Most brides worry about looking perfect in their dress, getting the invitations out on time and making sure that her mother-in-law loves her. My worries as a bride-to-be had less to do with invitations (they went out two weeks prior to the event) than with actually being allowed to marry my beloved. As an American Jew in
Many Israelis choose a civil marriage, either in
In order to open a marriage file in
A very long process ensued that included actually standing in front of the Beit Din, Israel’s religious court, otherwise known as two men sitting behind a raised bench. They kept calling in new Rabbis to see if anyone knew the Rabbi who wrote my letter of recommendation—it was a very technical process. Ultimately, we learned that the letter from the Rabbi in the
As I am currently living in
The meeting itself was harmless. The Rabbis she met with actually knew the Rabbi that had married her thirty-seven years earlier and all of the documents were in place. After six months and many different appointments, I was officially decreed a Jew! While I was elated at having the official document and being able to proceed worrying about less important wedding matters, I was left with a few questions. How did the Rabbis know who wrote my letters of recommendation? How do they know that those people actually signed said letters? How did they know I was the one in the photos?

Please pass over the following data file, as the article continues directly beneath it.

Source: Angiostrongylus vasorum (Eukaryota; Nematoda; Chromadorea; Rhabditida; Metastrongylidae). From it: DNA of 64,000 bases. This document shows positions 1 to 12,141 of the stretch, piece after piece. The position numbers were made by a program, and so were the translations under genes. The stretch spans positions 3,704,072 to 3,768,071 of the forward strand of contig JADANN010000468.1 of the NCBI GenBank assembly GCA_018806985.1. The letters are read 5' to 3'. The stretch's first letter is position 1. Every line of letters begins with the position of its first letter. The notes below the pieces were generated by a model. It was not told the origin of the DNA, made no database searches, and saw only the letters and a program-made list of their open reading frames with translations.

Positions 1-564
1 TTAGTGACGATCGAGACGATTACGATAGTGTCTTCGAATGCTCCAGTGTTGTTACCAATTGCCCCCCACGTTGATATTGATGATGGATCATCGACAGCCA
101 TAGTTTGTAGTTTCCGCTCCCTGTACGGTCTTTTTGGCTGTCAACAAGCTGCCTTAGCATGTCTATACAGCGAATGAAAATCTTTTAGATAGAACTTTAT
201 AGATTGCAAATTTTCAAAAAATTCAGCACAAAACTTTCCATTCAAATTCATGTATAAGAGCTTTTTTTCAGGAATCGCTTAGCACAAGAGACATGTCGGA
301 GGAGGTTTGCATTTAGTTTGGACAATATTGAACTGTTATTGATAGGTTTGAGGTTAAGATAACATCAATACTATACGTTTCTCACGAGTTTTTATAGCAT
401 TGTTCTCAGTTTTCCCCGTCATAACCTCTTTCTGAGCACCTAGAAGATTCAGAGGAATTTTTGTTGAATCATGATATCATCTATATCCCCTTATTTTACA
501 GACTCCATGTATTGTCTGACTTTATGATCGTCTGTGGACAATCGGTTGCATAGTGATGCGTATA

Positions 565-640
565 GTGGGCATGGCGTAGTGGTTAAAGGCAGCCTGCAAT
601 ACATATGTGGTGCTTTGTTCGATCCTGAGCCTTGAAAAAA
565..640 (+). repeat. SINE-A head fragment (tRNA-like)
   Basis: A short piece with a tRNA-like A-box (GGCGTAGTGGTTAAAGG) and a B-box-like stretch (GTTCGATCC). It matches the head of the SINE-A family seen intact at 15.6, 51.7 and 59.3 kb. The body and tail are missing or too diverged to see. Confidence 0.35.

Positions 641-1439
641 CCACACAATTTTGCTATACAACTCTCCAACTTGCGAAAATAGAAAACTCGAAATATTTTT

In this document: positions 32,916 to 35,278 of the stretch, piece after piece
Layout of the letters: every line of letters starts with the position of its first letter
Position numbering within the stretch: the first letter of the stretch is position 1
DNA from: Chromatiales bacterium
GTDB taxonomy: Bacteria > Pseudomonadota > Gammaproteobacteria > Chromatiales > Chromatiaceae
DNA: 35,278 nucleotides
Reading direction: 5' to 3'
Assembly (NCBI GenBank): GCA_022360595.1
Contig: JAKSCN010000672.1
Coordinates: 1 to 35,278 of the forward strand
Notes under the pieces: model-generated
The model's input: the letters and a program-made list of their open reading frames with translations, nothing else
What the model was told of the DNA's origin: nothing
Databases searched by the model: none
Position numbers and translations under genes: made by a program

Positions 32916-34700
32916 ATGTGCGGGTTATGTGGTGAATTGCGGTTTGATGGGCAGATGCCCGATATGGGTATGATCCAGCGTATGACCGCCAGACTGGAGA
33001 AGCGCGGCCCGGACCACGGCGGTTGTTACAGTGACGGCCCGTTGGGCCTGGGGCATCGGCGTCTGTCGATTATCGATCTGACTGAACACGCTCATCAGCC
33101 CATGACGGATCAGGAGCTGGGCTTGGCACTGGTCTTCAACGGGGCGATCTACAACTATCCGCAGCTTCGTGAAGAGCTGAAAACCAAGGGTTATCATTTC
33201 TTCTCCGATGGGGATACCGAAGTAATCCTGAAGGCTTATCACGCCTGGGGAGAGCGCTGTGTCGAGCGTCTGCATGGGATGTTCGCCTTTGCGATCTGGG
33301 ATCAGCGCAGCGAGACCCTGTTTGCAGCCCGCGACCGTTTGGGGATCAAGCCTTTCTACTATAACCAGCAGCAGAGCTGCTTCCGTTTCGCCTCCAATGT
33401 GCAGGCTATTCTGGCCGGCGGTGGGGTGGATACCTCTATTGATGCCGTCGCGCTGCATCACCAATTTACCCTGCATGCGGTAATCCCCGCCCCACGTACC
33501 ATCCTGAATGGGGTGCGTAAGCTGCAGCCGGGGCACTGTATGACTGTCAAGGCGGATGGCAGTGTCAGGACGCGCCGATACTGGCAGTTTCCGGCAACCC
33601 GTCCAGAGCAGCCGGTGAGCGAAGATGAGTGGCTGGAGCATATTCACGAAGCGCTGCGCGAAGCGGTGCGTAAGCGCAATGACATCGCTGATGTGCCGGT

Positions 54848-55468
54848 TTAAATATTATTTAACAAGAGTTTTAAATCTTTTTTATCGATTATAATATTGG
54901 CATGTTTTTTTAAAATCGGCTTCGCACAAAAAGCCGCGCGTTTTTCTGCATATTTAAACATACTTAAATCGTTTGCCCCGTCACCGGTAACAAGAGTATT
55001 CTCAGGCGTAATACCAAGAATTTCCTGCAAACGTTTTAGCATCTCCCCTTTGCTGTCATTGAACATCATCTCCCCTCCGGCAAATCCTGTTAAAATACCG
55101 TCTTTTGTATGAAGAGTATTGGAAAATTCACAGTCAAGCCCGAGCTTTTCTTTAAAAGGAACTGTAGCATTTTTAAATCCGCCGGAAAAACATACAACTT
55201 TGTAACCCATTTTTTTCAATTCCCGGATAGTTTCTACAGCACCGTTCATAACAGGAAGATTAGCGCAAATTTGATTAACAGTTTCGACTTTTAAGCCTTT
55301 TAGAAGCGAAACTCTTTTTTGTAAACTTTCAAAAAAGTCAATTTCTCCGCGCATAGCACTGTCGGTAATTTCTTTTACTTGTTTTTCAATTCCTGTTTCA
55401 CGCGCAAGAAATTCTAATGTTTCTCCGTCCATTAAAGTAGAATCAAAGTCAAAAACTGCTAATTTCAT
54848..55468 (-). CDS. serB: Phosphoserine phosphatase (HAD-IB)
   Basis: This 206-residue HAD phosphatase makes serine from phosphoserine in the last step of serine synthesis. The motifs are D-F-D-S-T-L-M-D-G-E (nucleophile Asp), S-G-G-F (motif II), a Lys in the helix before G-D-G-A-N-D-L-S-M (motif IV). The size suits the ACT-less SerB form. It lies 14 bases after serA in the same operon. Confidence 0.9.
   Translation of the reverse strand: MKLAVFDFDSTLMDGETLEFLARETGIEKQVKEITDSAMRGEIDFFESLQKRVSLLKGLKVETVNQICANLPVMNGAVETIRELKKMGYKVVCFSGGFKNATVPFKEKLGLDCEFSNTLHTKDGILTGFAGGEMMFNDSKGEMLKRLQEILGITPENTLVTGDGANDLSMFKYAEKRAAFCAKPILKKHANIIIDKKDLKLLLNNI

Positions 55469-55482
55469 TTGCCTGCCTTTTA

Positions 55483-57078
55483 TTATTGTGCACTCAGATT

I am positive that it sounds like my feelings toward this situation are irreverent at best and pissed off at worst, but in truth I understand the need for the process. While I find the Orthodox wedding process in
With all of the official stuff dealt with, the wedding itself was beautiful—it was a Friday morning event on a Kibbutz with lots of friends, family, good food and music.
If you are in